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The companies that take diversity most seriously are often financial services and car marketers. The laggards: computer, technology and consumer electronics marketers and travel purveyors.

In a ranking by DiversityInc.com, a Web site devoted to diversity issues, telecommunications conglomerate SBC Communications is rated the top company for diversity, followed by department store Nordstrom and United Parcel Service of America. Both General Motors Corp. and Ford Motor Co. ranked among the top 10 best companies. DiversityInc.com bases its rankings on a host of factors ranging from employment and advancement of people of color to advertising in ethnic media.

Luke Visconti, a DiversityInc.com partner, cites computer and technology companies for "malignant neglect" in targeting multicultural consumers, along with travel and tourism marketers like airlines, cruise lines, hotels and resorts.

"The ad buys and ad spending are not commensurate with the [minority] people who go to major vacation destinations," Mr. Visconti says.

There's no universal standard for diversity. Fortune's own Top 50 diversity ranking is strictly by-the-numbers, tallying the percentage of workers and managers who belong to different minority groups. In fact, the DiversityInc.com and Time Inc.'s Fortune rankings only agree on two of the top 10 best marketers for diversity-SBC and Fannie Mae-and have just 22 of the top 50 in common.

The Fortune 2001 list, for example, included BellSouth Corp. (No. 10), Levi Strauss & Co. (No. 15), U.S. Postal Service (No. 18) and Hyatt Hotels Corp. (No. 19), none of which appears in the other ranking.

DiversityInc.com's ranking is more complex, with 40% of a company's score coming from responses to a questionnaire; 25% from feedback from about 1,000 readers in an e-mail poll; and 35% from a panel of diversity experts. Panelists include Henry Hernandez, executive director-global diversity leadership at Pitney Bowes, and Saul Gitlin, exec VP at Kang & Lee, an Asian-American agency partly owned by WPP Group. Companies were ranked on criteria including supplier diversity programs, advertising in ethnic media, hiring, proportion of minorities and women in management, and whether executive compensation is linked to success of diversity programs.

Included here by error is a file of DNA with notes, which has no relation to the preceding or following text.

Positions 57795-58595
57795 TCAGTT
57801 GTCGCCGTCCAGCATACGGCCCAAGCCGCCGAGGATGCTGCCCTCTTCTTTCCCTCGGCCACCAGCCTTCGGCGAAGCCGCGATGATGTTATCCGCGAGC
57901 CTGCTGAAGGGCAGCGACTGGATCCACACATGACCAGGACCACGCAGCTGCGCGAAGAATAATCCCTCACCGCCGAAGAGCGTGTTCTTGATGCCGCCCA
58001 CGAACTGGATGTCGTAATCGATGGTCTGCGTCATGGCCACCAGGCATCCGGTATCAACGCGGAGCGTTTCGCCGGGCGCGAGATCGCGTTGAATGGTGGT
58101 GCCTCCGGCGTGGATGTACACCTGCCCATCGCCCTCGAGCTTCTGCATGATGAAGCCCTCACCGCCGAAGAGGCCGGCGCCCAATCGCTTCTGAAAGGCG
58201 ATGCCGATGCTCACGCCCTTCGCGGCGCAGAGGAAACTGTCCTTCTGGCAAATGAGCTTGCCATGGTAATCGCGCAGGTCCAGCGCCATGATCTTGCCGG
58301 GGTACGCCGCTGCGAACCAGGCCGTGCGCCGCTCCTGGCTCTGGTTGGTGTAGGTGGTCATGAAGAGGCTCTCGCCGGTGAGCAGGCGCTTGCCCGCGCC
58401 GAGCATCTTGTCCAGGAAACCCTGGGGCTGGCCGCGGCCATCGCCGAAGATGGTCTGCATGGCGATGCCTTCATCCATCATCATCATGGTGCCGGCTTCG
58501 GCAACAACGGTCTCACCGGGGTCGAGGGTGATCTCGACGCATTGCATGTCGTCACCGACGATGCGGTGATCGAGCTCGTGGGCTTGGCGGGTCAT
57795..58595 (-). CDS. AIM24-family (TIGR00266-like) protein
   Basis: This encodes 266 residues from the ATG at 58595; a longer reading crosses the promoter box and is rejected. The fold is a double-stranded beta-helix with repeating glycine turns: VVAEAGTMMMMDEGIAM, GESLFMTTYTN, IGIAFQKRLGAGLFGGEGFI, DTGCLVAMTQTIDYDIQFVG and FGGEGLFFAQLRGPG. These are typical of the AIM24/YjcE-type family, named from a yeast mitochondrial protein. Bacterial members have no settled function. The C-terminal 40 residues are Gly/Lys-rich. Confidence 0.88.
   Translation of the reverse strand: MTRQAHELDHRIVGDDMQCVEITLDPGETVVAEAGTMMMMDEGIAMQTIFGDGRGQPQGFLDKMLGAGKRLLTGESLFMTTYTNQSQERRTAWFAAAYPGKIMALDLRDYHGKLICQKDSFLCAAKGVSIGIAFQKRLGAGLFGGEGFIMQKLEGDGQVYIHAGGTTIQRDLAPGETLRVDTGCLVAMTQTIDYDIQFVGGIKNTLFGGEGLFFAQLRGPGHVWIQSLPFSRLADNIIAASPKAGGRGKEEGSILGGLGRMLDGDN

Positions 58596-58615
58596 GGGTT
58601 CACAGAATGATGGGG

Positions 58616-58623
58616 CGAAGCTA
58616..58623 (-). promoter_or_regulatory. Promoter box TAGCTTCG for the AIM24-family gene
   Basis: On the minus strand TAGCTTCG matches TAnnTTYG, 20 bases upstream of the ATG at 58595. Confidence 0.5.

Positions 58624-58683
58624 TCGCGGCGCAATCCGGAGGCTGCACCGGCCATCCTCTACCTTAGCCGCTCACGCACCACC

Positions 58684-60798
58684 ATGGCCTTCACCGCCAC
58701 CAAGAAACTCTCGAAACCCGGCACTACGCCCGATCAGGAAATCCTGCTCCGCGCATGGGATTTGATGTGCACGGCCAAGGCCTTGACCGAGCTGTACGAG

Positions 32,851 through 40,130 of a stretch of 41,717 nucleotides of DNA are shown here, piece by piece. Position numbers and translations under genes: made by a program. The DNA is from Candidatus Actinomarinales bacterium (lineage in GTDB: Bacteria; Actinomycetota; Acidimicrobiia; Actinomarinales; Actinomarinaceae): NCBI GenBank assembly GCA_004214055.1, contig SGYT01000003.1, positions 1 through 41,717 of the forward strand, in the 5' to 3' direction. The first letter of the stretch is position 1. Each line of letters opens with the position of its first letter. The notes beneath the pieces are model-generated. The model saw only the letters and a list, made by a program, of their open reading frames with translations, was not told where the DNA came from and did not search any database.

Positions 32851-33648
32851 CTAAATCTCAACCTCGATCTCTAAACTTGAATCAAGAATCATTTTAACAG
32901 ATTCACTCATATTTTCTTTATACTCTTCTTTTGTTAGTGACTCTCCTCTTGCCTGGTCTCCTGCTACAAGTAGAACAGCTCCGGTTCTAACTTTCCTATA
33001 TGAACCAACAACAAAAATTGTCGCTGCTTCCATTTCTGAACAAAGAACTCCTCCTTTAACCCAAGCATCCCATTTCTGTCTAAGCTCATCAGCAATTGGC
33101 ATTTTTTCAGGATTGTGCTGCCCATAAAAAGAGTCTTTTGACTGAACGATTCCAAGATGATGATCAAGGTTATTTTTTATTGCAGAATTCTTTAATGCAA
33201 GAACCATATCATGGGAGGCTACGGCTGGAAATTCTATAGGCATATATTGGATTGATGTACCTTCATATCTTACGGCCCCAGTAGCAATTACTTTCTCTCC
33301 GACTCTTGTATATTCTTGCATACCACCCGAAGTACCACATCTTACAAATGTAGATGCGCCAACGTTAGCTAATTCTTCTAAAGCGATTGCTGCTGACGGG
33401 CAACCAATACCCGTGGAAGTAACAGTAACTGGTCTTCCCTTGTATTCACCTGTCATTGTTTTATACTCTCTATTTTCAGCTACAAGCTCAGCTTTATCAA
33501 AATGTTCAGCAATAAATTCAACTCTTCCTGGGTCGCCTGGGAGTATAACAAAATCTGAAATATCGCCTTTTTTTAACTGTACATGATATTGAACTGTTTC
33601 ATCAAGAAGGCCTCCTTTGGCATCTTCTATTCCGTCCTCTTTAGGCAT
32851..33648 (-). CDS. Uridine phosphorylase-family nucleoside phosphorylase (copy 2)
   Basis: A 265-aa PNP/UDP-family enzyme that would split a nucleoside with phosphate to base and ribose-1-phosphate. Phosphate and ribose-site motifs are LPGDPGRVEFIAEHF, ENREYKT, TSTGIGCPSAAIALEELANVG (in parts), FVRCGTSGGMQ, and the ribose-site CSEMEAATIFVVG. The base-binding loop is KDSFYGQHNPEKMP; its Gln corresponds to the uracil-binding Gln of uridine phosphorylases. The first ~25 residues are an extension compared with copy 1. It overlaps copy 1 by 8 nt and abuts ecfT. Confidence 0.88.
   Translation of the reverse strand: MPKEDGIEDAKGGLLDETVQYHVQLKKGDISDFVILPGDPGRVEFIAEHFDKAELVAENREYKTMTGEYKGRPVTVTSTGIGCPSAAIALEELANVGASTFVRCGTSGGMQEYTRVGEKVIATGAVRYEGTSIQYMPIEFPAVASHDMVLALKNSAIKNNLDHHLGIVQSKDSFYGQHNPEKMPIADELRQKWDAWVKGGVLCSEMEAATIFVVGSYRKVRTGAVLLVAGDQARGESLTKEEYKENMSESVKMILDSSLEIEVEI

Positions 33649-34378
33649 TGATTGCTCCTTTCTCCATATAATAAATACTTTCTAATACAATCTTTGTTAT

Barbara Frankel, executive editor of DiversityInc.com, says the panel's three top companies were GM, Ford and SBC; readers' top three were Ford and two other companies.

SBC won its top slot in part because the telco was the best at supplier diversity, with 22% of the total procurement budget supplied by minority- or women-owned companies. SBC also had one of the highest percentages of women in management-48%-topped only by Nordstrom (58%), American Express Co. (53%) and J.C. Penney Co. (50%).

Nordstrom scored highly on linking compensation to diversity initiatives, advertising in ethnic and gay media, and hiring a high percentage of people of color, who totaled 43% of new hires in the previous year, Ms. Frankel says.

At UPS, ranked No. 3, some 25% of management positions are filled by people of color. The panel also cited superior diversity training at the company, including exposing executives to inner city communities.

The car companies, GM and Ford, were singled out for marketing and advertising heavily to ethnic communities. All the top 10 companies, and 39 of the top 50, say they advertised in ethnic media, Ms. Frankel says.

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